The children were intrepid and I tripped behind trying to keep up with all their discoveries, which I then watched reappear in the afternoon. There were more signs created – some huge – for Monday’s visit to the woods by their parents, as well as some fantastical clay lands and games that involved drawing themselves inside the woods again. For some this was an opportunity to imagine something that they haven’t yet been brave enough to try – like climb a tree – but might do next week.

What was really marked was the fantastic energy and excitement in everyone. This was their fifth long morning there in as many weeks and they were still uncovering new routes around what is quite a small space, new spaces to get into and inhabit and a range of problems to solve.

We’ve made a film for the session with families on Monday to celebrate some of this work and will be sharing it here soon.

How long is a piece of string?


(by Leila Williman, reception teacher) Or more importantly how long is the piece of wool needed to attach a twig to stop the fox entering the magic house?


It has been a real pleasure to see our children enjoying and applying themselves in a new and exciting environment. The most noticeable developments for me personally have been to see their confidence grow in tackling new challenges and witnessing new relationships blossom in the woods. I am also impressed by the children’s perseverance in solving problems they have created for themselves. They have shown ingenuity, teamwork and determination to achieve solutions for themselves whilst having the most fantastic fun!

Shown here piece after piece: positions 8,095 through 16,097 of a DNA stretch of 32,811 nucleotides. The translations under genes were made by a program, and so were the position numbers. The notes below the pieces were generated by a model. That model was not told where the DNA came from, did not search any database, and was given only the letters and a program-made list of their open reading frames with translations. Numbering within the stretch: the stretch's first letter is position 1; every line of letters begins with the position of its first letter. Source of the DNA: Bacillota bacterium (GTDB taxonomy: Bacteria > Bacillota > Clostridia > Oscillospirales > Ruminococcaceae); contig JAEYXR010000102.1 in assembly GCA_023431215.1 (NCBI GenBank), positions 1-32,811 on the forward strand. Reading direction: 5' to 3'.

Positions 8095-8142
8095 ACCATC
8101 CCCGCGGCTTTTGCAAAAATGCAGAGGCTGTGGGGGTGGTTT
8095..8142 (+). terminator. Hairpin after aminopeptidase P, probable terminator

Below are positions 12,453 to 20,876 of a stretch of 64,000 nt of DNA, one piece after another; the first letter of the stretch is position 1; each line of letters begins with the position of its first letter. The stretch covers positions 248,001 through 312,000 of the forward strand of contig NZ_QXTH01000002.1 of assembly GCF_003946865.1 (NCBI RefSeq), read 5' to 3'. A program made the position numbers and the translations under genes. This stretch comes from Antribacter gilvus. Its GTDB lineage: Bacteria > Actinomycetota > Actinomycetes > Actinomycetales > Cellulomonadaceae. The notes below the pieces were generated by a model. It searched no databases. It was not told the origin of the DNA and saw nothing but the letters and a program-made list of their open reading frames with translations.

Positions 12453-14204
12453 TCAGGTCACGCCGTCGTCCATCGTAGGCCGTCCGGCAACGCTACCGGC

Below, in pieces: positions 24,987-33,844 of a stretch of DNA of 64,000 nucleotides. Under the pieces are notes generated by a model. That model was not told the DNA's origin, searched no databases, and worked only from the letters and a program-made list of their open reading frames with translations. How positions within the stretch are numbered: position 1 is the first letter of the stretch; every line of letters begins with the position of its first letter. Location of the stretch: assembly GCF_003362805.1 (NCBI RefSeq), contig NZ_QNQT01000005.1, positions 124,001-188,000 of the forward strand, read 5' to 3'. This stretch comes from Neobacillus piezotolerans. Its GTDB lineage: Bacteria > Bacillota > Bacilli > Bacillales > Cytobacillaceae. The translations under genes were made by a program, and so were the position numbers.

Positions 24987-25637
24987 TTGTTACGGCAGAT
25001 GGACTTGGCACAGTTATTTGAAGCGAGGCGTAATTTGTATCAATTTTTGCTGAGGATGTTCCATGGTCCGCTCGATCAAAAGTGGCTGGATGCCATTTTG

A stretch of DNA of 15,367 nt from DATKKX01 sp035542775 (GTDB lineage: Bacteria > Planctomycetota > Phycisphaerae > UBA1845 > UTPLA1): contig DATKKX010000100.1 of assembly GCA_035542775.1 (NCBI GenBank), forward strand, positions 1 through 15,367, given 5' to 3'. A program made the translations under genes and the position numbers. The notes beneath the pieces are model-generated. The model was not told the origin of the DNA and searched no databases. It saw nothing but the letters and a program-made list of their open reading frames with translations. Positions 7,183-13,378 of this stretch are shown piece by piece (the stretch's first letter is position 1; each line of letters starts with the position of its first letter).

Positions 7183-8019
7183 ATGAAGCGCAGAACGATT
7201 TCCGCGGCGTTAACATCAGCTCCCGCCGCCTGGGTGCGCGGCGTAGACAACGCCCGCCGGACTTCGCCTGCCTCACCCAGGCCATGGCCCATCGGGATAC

The textures of wildness


(By Deb Wilenski) When we made the decision to keep the Spinney Wild Woods tangled and richly overgrown, it was in recognition of the beauty and adventure already in there.  We didn’t want to cut away the sweeping tendrils of ivy and brambles, the sense of abundant growth and visual complexity.

This week Sofia was standing near a stand of trees covered with old clematis and ivy growth and said:  this is a plait.  We looked closely at how the plants had spiralled round as they grew and how they had woven together.  Sofia was reminded of the model she had made on a museum visit of strands of DNA.  It was a beautiful connection to the ‘connectedness’ of the woods; the genetic material shared by plants, their physical inter-weavings, our relationships with the shapes and textures of wildness.

We offered different kinds of wool in the afternoon to the children working with clay and collected materials.  Delicate strands of connection began to appear, worked with great care and concentration, but also with a light touch and a sense of wild beauty.




New worlds and whole worlds


(By Deb Wilenski) Our second week in the Spinney Wild Woods:

The rush of return, brave meetings with crocodiles and trees, finding and settling into beautiful places, a new path, the other side of the water.  And back in school whole worlds appearing, timeless, detailed, Jurassic, composed.

How wild is wild?


(By Deb Wilenski) Tomorrow will be the first time we explore the ‘Spinney Wild Woods’ with Leila, Sara and Sally, and their class of Reception children. It’s an amazing world to have right next to your school, with only a gate in-between.  When we met just before half term as a group of adults, to make plans, and explore values, we spent just ten minutes exploring the woods on a very wild windy rainy day – but we all felt we had been somewhere else, already on an adventure.